The 2016-17 All-NBA teams were announced on Thursday, and there were no surprises on the first team.
LeBron James, James Harden, Russell Westbrook, Kawhi Leonard and Anthony Davis all were named to the first team, with Harden earning his spot via a unanimous vote.
However, the questions start to emerge on the second and third teams, where some NBA stars have a legitimate gripe about not being named one of the league's 15 best players.
Stephen Curry, Isaiah Thomas, Kevin Durant, Giannis Antetokounmpo and Rudy Gobert made the second team, while John Wall, DeMar DeRozan, Jimmy Butler, Draymond Green and DeAndre Jordan rounded out the third team.
Even with those stars making up the three All-NBA teams, a potential fourth team would still feature plenty of talent, as there simply wasn't room for several deserving players. Here's what our hypothetical All-NBA fourth team would look like.
Guard: Damian Lillard, Portland Trail Blazers
The Blazers made the playoffs this year thanks in large part to the efforts of their leader, Damian Lillard, who averaged 27 points, 5.9 assists and 4.9 rebounds per game.
Working alongside C.J. McCollum in Portland's star-studded backcourt, Lillard still stood out for the 41-41 Blazers.
Though Lillard and the Blazers were swept in the first round of the playoffs by the Golden State Warriors, Lillard's fantastic regular season deserves some appreciation.
Guard: Klay Thompson, Golden State Warriors
With Steph Curry and Kevin Durant earning All-NBA second-team honors and Draymond Green being named to the third team, it's easy to understand why voters may have had a bit of Warriors fatigue when it comes to Thompson.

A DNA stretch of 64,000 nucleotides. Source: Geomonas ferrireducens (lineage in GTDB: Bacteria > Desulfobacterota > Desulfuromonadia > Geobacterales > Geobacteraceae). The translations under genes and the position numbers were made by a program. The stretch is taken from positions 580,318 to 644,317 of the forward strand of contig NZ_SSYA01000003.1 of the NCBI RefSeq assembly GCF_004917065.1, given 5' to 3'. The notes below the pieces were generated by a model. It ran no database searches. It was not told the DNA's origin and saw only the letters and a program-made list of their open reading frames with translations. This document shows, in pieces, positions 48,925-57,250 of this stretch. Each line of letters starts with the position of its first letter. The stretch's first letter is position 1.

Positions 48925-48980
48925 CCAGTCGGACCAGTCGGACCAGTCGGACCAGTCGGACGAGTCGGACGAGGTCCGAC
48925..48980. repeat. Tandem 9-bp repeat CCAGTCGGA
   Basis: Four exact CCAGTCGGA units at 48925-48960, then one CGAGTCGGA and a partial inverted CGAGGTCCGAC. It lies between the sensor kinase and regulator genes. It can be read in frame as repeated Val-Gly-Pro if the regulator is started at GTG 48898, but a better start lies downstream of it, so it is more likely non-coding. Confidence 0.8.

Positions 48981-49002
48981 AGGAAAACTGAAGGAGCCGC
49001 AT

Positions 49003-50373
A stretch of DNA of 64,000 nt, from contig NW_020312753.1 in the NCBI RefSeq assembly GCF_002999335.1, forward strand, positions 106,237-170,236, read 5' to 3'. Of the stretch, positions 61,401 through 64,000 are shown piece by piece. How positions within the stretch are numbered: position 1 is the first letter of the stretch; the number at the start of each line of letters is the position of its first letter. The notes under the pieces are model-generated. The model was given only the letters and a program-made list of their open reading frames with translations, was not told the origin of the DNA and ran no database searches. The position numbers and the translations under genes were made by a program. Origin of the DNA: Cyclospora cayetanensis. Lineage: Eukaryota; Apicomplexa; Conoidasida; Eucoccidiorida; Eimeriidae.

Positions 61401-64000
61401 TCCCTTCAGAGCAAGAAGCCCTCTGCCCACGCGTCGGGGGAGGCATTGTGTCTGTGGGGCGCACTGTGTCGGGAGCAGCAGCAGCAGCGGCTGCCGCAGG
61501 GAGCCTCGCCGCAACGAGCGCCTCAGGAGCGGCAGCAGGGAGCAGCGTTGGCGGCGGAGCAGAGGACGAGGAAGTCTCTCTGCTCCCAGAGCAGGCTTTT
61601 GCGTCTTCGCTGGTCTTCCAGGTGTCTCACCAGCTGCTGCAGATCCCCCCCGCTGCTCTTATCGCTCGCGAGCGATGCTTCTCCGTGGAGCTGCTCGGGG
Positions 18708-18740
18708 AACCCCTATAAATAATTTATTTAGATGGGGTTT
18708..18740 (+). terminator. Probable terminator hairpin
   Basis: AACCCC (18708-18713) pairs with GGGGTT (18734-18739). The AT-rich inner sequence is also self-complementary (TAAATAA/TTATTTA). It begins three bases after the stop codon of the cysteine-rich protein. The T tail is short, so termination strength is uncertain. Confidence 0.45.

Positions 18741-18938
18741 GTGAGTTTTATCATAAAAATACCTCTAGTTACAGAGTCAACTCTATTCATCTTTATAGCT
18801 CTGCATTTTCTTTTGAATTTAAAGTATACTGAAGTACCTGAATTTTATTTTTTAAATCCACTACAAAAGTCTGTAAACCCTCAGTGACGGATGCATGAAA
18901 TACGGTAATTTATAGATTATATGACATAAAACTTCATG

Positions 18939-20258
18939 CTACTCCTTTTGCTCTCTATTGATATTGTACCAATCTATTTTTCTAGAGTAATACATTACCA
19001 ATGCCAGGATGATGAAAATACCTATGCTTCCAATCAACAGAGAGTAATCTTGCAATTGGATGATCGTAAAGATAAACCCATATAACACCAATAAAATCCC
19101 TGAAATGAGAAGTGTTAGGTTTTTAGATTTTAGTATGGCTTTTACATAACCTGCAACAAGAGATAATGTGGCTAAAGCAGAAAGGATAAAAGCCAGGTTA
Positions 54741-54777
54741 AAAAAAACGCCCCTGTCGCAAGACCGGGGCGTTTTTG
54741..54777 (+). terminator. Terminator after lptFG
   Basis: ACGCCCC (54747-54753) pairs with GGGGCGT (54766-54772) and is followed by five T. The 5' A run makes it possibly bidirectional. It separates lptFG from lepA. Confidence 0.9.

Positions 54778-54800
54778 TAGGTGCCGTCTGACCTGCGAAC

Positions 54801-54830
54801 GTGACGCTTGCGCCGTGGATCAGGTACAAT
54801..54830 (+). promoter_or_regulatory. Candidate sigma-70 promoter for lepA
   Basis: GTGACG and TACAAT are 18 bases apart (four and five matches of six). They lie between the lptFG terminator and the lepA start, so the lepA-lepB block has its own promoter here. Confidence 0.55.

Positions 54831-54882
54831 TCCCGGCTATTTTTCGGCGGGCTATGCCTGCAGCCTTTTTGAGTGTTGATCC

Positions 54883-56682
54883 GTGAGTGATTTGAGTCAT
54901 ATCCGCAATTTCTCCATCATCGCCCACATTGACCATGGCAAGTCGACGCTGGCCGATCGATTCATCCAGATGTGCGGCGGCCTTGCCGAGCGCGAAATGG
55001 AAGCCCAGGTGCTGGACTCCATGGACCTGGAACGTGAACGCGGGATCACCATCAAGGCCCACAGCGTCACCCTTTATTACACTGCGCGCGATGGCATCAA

However, the Golden State guard averaged a career-high 22.3 points and also put up 3.7 rebounds and 2.1 assists per night. He also knocked down an impressive 41.4 percent of his three-point shots.
Though he was overshadowed by his star teammates this season, the Warriors still put up the NBA's best record, thanks in large part to Thompson's outstanding efforts.
Forward: Paul George, Indiana Pacers
George was one of the players most affected by not making an All-NBA team, as he is now ineligible to sign a "designated veteran" extension with the Pacers that would have been worth $70 million more than what another team could have offered him.
That pill is even tougher for the forward to swallow, as he definitely had an All-NBA type of season, averaging a career-high 23.7 points to go with 6.6 rebounds and 3.3 assists per game.
Making matters worse for the Pacers is that they lost their biggest leverage toward keeping their star player, as George will likely test the free agency waters next offseason if he isn't traded in the middle of the year.
Forward: Gordon Hayward, Utah Jazz
Kevin Love of the Cleveland Cavaliers could also lay claim to this spot, but Hayward gets the edge since he appeared in 73 games to Love's 60.
Like George above, Hayward also missed out on a chance to sign a "designated veteran" extension, meaning he now won't be leaving as much money on the table if he opts out of his contract this offseason.
After averaging 21.9 points, 5.4 rebounds and 3.5 assists per night this season, Hayward will be a hot commodity on the free agency market this summer (with the Celtics likely interested in signing him) if he decides to go down that path.
Center: Karl-Anthony Towns, Minnesota Timberwolves
Playing in relative obscurity in Minnesota didn't help Towns' shot at landing on an All-NBA team, as many East Coast media members rarely got a chance to see him play.
If they paid more attention to Towns, though, they would have noticed a player who averaged 25.1 points and 12.3 rebounds while appearing in all 82 of his team's games.
Towns was understandably upset about his snub, but it's probably a safe bet that he'll be named to plenty of All-NBA teams as his career continues to unfold.